Tuesday, February 23, 2010

Fantastic February

Ordinarily, February is one of those dud months. Drags by. But this year its just been one party after another. It began really with our Superbowl Junk Food holiday. We hosted two exchange students for the night for an authentic American evening curled up in front of the boob Tube, with a big dog in your lap. Our guests are from China, which does not really have a Dog Tradition. Our pooches managed to win them over. And they loved our Junk Food Buffet. Big contest for Best Advertising.
Then it was Chinese New Year, with nice healthy dumplings and fortune fish, rushing right into Greek Food Night(could NOT manage a canadian menu) in honor of the Opening of Olympics (another night around the telly, maybe not so good to be couch potatoes WATCHING athletes)

All those Olympics shined a light on our house sport of speedskating, and there were some 5 am ice times for tv promotions that kind of scrambled my head. We are NOT morning people. But it sure makes the snowy cold grey days of winter speed by in a kind of fatigued blur. Oh, don't let me forget Valentines Day which turned into a film festival with a lot of red dye staining the counters when we made our first red velvet cakes. Think I will pass on that one next year. Many doilies died for our loves.

Next up: Laissez Les Bon Temps Roulez, and we beaded up, donned our masks, and went over to Dixie to celebrate Mardi Gras where I got my yearly Hurricane and hubby cracked off a tooth under a crown, so we could add going to the dentist to the to do list. Boo Hoo. Jambalaya is hard to eat on one side of your mouth.

Funny moment the next day. My son thought they put HOT ASHES on your head for Ash Wednesday. He felt sorry for everyone with smudges. "Thats gotta hurt" he said......

And FINALLY an opera in the house--so rehearsals ate up another batch of winter doldrums. You will completely regret it if you don't see Damnation of Faust. Hot show. But its really funny to look at our daily calender and see DAMNATION on the to do list.

We are coming in to the final stretch of the busiest February on record, with a Shakespearean competition, then the final race of the speedskating season where WE are the hosts and finally PURIM. I will reprise my annual role of Esther and have tea with the small ones at Ye Olde Preschool. Haman Taschen---mmmmmmmm.

You can hibernate through winter, or OverActivate. Planning on getting organized in March--putting the costumes away and unblocking my Chi. May you survive the snowstorms and SAD. Spring is coming, you just can't tell.

Monday, February 1, 2010

Slow Food

Yesterday, in a bit of stealth political work, I dragged one of my children and a girlfriend to the Annual Meeting of Slow Food Chicago. I had heard about the slow food movement years ago, and have been a practitioner (without being a zealot) for as long as we have owned land in Michigan. Once you have eaten produce lovingly harvested by your neighbor, the farmer, there is no going back. I have this philosophy that says that breaking bread is the fundamental act of civilization, and though,in practicality, I fall short of my ideals, I remain committed to mealtime as a sacred moment. In our house, slow food might be genetic--I have at least one child who was born a Slow Food devotee---even as a baby, this one did not eat, she dined.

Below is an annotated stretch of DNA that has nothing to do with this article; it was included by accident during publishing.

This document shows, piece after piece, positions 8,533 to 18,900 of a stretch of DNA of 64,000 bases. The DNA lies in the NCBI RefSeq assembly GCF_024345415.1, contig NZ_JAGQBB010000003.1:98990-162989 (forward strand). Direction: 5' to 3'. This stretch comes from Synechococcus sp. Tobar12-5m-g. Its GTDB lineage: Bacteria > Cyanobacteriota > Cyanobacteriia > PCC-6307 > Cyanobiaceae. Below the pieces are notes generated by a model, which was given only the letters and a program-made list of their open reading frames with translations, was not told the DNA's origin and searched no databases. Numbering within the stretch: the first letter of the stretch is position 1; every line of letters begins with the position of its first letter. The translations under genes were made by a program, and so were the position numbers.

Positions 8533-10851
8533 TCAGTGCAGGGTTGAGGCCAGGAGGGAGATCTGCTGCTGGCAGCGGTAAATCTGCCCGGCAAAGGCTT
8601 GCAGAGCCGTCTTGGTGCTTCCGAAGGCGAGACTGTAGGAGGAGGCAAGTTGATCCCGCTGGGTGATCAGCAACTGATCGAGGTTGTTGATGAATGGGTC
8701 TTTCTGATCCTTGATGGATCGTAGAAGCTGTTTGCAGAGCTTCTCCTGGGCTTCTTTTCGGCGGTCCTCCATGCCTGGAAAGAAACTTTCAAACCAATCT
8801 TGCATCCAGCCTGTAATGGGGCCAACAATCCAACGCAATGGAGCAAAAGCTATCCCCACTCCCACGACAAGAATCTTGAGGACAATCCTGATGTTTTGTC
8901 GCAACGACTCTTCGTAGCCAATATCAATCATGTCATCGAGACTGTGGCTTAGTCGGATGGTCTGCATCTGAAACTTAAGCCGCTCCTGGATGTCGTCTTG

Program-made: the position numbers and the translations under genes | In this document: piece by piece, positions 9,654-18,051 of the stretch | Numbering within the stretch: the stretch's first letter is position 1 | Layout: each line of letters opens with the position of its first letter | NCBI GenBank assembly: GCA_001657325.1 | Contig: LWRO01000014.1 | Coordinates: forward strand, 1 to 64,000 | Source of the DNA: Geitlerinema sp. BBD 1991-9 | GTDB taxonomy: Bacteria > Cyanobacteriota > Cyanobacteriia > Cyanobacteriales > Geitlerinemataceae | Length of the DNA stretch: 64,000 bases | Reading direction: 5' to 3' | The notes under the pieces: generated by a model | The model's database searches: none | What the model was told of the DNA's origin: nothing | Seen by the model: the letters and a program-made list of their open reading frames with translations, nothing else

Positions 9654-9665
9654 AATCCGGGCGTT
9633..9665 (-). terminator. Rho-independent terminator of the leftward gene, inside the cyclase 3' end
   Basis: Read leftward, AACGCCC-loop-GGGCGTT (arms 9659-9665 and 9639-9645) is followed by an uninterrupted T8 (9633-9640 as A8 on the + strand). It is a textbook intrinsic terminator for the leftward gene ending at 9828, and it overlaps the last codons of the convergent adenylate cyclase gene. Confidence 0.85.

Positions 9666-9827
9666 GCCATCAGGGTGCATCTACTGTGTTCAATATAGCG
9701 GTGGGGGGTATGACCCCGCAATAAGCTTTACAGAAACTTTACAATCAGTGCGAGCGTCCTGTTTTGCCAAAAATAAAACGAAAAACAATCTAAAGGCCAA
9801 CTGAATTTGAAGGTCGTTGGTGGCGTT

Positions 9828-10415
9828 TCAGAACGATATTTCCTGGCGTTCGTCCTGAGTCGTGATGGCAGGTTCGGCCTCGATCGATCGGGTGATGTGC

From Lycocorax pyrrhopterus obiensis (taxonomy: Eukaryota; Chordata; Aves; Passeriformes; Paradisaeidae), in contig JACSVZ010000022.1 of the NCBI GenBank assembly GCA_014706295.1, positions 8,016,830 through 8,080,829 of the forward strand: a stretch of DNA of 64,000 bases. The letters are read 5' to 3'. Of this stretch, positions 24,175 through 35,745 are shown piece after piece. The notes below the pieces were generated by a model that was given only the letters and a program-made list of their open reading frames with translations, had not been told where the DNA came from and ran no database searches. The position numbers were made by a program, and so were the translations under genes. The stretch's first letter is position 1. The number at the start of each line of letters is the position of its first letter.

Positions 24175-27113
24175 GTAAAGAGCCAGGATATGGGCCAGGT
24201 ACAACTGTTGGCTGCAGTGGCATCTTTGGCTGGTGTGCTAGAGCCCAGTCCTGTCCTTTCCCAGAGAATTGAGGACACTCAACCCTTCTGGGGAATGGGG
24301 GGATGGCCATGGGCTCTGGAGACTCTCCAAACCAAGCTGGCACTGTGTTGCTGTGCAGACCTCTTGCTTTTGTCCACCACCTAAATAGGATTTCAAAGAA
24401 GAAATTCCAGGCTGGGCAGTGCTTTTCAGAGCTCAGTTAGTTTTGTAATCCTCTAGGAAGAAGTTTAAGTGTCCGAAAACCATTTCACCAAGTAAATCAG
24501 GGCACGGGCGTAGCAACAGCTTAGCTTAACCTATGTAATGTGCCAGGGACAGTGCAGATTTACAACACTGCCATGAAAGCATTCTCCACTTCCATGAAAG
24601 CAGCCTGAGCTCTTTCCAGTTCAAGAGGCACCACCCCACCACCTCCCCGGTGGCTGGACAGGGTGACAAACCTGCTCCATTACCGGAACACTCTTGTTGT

I have been slipping Slow Food concepts into my programs (a practice which often makes me the laughing stock of my staff) for the last two years. But when you are prosyletizing to the unconverted, one must be subtle and kind. And hauling my compatriots to an hour long power point presentation was underlined by the heart of the movement, Food, which is always the way to make a convert. The Food. Artisanal cheeses that were Happiness on your tastebuds. And honey that was sunshine and summer on the tongue. Jasmine tea that warmed my soul. Slow food might be a part of my spiritual and religious identity--we are, truly, what we eat, and when what you eat is so unbelieveably beautiful, it makes you have faith in higher powers. I have come to want to "infect" the public education system with Slow Food. I think if kids sat together and dined, it would forge a community spirit like nothing else. Can growing and eating food be educational? I was reading some student reflections on a local garden and it makes me think that there may be no more authentic lesson plan than to grow and consume your own food. In incorporates literacy, math, science, social studies, and something so lacking in the world of youth today: connectedness.
So today, for me, choose something beautiful and delicious for a meal. Eat it slowly and mindfully. And find pleasure in this most basic act.